A new report from Amnesty International calls on Burma’s incoming government to break the “vicious cycle of political arrests” targeting activists and human-rights defenders across the country.
The report, entitled “New Expression Meets Old Repression,” is based on interviews with a wide variety of participants in civil society, including journalists, student activists and labour organizers.
Detailing how the nation’s laws–including some dating back to the British colonial government and others passed by the former junta–have been used to stifle freedom of expression, the report calls on the incoming National League for Democracy (NLD) to enshrine basic rights.
While the quasi-civilian administration of Thein Sein initially brought a raft of new freedoms to the media and public life, the report says these gains were short lived.
“The last two years have seen the space for the newly found freedoms shrink alarmingly,” said Laura Haigh, a Rangoon-based researcher with Amnesty International.
“Even since the November elections there have been new arrests and charges against peaceful activists. This has to stop,” she said. “The change of government represents an important opportunity to chart a new course on human rights, and to halt the worrying regression back to the old tactics of locking up critics and dissenters.”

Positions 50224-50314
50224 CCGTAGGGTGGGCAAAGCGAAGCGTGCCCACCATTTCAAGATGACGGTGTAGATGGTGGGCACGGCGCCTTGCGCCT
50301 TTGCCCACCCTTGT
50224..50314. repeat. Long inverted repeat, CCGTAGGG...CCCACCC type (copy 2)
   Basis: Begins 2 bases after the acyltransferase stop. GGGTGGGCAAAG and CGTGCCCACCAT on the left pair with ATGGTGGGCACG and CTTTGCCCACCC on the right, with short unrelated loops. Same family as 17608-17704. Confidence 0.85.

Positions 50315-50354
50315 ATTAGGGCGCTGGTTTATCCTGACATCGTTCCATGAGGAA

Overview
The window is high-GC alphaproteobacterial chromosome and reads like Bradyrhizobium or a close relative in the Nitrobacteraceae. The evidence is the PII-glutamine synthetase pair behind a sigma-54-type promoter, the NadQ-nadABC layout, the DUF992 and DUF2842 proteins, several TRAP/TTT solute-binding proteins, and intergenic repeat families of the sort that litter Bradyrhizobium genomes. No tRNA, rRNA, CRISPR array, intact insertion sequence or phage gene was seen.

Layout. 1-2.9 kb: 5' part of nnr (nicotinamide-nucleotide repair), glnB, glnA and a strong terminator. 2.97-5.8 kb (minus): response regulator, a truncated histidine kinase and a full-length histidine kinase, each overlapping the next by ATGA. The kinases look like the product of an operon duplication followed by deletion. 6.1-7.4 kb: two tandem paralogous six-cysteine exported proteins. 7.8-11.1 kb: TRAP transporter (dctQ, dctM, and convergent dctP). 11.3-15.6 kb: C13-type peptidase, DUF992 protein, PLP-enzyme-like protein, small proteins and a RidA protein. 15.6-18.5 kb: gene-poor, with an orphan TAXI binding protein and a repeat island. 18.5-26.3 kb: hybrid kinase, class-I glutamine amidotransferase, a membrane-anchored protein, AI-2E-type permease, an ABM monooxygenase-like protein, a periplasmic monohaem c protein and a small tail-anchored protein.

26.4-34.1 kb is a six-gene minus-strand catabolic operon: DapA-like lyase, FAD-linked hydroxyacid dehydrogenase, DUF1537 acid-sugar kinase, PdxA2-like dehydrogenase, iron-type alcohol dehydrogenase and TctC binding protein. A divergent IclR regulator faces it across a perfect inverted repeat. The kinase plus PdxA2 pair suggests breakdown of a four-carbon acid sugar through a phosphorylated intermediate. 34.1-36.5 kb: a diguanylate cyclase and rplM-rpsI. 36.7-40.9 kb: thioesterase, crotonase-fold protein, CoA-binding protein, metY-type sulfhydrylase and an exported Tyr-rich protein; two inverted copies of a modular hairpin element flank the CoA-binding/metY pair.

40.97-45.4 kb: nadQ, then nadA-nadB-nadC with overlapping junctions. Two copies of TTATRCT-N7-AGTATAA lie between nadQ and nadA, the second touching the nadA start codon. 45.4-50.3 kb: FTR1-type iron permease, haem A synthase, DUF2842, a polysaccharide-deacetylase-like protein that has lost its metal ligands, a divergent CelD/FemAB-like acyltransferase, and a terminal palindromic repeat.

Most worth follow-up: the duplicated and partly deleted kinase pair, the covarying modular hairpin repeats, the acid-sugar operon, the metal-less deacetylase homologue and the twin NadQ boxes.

The report highlights many high-profile prosecutions, such as the seven-year prison sentences handed to journalists from the Unity newspaper for violating the colonial-era Official Secrets Act, and the criminal charges of causing “public fear and alarm” laid against Rangoon activist Htin Kyaw for distributing leaflets criticizing a local MP.
While the report focuses it recommendations mainly on the NLD, the authors acknowledge that the much of the necessary reform depends on Burma’s politically powerful armed forces.
“[The military] will continue to wield considerable power–in particular over key institutions like the police, which play a significant role in the arrest and imprisonment of activists,” said Haig.
However, she added that Burma’s generals are no longer as impervious to outside influence as they would have been during the country’s half-century era of military rule.
“We also know that the military is susceptible to international pressure, and that they are keen to show the world that the reforms in [Burma] are genuine.”